Naval strategy is the planning and conduct of war at sea, the naval equivalent of military strategy on land.
Naval tactics is the collective name for methods of engaging and defeating an enemy ship or fleet in battle at sea during naval warfare, the naval equivalent of military tactics on land.
Naval warfare is combat in and on the sea, the ocean, or any other battlespace involving major body of water such as a large lake or wide river.
Navigation is a field of study that focuses on the process of monitoring and controlling the movement of a craft or vehicle from one place to another.
Near Eastern Archaeology (sometimes known as Middle Eastern archaeology) is a regional branch of the wider, global discipline of archeology.
Nematology is the scientific discipline concerned with the study of nematodes, or roundworms.
Nephrology (from Greek nephros "kidney", combined with the suffix -logy, "the study of") is a specialty of medicine and pediatrics that concerns itself with the kidneys: the study of normal kidney function and kidney disease, the preservation of kidney health, and the treatment of kidney disease, from diet and medication to renal replacement therapy (dialysis and kidney transplantation).
Network science is an academic field which studies complex networks such as telecommunication networks, computer networks, biological networks, cognitive and semantic networks, and social networks, considering distinct elements or actors represented by nodes (or vertices) and the connections between the elements or actors as links (or edges).
Network-centric warfare, also called network-centric operations or net-centric warfare, is a military doctrine or theory of war pioneered by the United States Department of Defense in the 1990s.
Neuro-ophthalmology is an academically-oriented subspecialty that merges the fields of neurology and ophthalmology, often dealing with complex systemic diseases that have manifestations in the visual system.
Neurochemistry is the study of neurochemicals, including neurotransmitters and other molecules such as psychopharmaceuticals and neuropeptides, that influence the function of neurons.
Neuroeconomics and Economic Psychology is an interdisciplinary field that seeks to explain human decision making, the ability to process multiple alternatives and to follow a course of action.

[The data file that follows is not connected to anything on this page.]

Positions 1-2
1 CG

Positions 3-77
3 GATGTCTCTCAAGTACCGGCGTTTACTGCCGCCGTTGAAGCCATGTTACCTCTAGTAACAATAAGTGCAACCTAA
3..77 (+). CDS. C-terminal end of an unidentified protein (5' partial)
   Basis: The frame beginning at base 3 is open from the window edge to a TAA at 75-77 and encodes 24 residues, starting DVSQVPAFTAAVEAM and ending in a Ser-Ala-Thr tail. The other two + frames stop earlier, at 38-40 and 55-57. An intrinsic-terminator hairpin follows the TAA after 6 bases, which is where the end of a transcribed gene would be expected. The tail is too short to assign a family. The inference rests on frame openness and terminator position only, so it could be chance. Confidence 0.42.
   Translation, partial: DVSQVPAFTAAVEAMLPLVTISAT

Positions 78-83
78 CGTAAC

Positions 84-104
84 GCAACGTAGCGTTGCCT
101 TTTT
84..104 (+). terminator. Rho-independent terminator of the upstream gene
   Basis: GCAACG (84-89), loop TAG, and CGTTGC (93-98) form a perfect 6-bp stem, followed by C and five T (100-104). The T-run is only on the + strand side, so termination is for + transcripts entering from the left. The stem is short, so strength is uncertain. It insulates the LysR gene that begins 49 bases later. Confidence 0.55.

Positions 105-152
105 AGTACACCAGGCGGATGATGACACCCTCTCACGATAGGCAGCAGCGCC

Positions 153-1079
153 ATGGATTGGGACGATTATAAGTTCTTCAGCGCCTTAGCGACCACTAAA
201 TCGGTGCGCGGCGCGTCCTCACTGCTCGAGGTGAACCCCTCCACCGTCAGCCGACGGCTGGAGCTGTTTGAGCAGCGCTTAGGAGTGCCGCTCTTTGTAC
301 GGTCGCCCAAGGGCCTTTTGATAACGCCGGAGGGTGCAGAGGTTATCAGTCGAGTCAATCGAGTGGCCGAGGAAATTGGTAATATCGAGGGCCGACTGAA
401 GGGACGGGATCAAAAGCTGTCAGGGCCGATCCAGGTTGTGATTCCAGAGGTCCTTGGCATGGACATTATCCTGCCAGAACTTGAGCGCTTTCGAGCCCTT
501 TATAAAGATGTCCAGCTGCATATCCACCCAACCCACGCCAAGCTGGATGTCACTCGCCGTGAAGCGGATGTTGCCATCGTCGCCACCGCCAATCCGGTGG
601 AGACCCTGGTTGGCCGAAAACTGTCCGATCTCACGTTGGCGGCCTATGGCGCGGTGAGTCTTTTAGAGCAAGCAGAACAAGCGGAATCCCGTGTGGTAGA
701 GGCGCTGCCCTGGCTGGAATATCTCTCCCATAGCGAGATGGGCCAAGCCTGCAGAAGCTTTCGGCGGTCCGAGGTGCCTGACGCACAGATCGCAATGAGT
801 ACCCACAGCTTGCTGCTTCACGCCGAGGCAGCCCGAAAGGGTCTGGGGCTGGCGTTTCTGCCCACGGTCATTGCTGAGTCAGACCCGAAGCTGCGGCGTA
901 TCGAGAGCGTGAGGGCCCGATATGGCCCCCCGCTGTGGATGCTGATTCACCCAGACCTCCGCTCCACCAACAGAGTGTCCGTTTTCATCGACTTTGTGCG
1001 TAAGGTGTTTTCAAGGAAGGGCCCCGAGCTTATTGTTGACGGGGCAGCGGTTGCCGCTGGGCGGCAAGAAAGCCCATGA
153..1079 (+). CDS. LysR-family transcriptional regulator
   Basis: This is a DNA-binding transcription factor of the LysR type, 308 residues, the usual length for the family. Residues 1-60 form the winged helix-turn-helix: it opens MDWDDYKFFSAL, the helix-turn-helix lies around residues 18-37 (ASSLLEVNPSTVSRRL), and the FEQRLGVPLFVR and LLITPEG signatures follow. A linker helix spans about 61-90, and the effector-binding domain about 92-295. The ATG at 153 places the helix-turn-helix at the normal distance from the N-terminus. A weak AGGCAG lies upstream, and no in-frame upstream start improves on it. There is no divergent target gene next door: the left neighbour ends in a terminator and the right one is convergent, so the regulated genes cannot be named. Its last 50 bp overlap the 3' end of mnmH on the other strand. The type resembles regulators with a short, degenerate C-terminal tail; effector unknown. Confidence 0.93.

Neuroethology is the evolutionary and comparative approach to the study of animal behavior and its underlying mechanistic control by the nervous system.
Neurology (from νεῦρον (neûron), "string, nerve" and the suffix -logia, "study of") is a branch of medicine dealing with disorders of the nervous system.
Neuropsychology is the study of the structure and function of the brain as they relate to specific psychological processes and behaviours.
Neuroscience (or neurobiology) is the scientific study of the nervous system.
Neurosurgery, or neurological surgery, is the medical specialty concerned with the prevention, diagnosis, surgical treatment, and rehabilitation of disorders which affect any portion of the nervous system including the brain, spinal cord, peripheral nerves, and extra-cranial cerebrovascular system.
New media are forms of media that are native to computers, computational and relying on computers for re-distribution.
A new religious movement (NRM), also known as a new religion or an alternative spirituality, is a religious or spiritual group that has modern origins and which occupies a peripheral place within its society's dominant religious culture.
A newspaper is a periodical publication containing written information about current events.
Newton's laws of motion are three physical laws that, together, laid the foundation for classical mechanics.
A non-associative algebra (or distributive algebra) is an algebra over a field where the binary multiplication operation is not assumed to be associative.
In mathematics, non-Euclidean geometry consists of two geometries based on axioms closely related to those specifying Euclidean geometry.
Non-fiction or nonfiction is content (sometimes, in the form of a story) whose creator, in good faith, assumes responsibility for the truth or accuracy of the events, people, or information presented.
Non-governmental organizations, nongovernmental organizations, or nongovernment organizations, commonly referred to as NGOs, are usually non-profit and sometimes international organizations independent of governments and international governmental organizations (though often funded by governments) that are active in humanitarian, educational, health care, public policy, social, human rights, environmental, and other areas to effect changes according to their objectives.